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editorial

Richard III’s bones leave twisted legacy

The Wars of the Roses ended at the Battle of Bosworth Field in 1485, bringing England’s Plantaganet dynasty to a violent close and elevating the Tudors to the English throne. But the battle over the legacy of Richard III — the English king killed that day — still rages. The confirmation this week that a misshapen skeleton discovered beneath a parking lot in the city of Leicester was that of the last Plantaganet king is a dramatic reminder that history’s judgment is rarely final.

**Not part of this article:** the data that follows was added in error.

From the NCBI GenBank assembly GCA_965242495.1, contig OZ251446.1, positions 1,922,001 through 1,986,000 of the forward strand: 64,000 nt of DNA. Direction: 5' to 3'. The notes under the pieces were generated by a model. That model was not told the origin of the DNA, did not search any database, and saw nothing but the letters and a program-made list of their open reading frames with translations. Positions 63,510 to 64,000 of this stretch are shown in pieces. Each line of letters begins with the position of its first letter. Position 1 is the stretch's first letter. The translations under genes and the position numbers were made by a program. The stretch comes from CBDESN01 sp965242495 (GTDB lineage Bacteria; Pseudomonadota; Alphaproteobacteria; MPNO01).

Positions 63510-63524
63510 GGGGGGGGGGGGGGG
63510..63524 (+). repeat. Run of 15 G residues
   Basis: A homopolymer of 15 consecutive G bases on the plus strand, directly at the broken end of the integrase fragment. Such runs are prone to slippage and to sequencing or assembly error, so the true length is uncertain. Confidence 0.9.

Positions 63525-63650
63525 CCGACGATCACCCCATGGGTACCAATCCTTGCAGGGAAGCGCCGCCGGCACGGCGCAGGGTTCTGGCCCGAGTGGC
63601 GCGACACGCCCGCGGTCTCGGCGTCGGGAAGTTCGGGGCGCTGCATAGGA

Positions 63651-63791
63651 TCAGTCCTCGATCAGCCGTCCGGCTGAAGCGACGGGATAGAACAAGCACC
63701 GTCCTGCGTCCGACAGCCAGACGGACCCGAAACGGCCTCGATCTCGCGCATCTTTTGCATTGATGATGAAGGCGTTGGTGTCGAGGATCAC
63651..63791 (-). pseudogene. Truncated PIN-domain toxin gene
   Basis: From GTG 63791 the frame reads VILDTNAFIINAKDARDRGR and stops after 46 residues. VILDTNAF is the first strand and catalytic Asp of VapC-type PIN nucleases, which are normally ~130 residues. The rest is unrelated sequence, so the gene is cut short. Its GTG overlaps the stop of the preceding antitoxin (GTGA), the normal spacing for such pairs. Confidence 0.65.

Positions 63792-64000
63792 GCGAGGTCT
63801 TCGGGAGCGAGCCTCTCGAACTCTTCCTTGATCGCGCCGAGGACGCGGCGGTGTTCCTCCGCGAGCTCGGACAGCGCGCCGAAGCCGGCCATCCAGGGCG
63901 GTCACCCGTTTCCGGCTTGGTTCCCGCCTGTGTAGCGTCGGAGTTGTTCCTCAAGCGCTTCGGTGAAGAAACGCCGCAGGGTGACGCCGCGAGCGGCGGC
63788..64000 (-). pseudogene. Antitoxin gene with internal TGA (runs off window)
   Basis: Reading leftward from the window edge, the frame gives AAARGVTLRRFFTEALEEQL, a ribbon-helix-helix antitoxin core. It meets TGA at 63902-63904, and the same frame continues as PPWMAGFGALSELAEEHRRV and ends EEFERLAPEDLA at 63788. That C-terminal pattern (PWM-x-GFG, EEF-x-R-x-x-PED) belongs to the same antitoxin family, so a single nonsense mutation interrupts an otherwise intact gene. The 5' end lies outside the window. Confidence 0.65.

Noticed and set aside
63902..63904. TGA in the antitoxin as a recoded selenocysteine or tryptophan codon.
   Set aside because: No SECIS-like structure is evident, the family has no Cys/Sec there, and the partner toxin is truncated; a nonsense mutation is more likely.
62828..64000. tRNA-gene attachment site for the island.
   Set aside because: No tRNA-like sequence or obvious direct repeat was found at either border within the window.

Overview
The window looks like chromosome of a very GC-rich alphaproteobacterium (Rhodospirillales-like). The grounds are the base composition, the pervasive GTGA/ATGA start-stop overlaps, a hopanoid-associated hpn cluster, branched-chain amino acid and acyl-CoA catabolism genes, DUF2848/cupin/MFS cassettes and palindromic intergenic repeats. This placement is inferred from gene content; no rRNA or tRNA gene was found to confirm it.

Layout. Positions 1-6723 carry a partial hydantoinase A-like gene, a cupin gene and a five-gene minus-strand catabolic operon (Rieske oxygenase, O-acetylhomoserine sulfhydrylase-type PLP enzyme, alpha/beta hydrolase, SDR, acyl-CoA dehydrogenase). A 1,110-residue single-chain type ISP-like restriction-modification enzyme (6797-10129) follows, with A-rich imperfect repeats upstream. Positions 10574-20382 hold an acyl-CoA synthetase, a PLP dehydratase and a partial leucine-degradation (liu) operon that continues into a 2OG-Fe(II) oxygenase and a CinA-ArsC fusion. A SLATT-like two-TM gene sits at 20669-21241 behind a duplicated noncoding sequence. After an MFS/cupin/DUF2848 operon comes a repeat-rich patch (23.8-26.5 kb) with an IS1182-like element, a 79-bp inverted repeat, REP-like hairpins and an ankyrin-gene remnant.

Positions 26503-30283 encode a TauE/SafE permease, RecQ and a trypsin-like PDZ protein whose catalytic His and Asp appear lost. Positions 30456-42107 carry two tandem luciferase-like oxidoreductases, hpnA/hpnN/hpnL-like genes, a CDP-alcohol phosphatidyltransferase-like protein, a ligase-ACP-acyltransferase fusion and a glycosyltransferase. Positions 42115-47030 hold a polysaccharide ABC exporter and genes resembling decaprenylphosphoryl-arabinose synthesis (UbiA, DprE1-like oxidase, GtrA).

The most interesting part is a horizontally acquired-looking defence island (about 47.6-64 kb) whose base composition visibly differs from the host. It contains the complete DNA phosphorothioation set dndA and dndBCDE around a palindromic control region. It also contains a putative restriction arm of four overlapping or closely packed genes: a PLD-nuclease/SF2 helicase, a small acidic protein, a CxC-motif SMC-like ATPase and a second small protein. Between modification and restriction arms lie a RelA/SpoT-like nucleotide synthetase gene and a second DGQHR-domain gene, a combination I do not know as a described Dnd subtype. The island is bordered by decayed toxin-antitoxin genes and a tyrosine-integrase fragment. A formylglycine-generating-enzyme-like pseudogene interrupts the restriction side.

Richard’s reputation as the most reviled monarch in England’s history owes much to William Shakespeare, who portrayed the king as a ruthless villain with a character as twisted as his spine. “That bottled spider, that foul bunchback’d toad,” he is called in Shakespeare’s narrative, which drew heavily on propaganda meant to paint Richard as a usurper to the throne, and the Tudors as England’s legitimate rulers.

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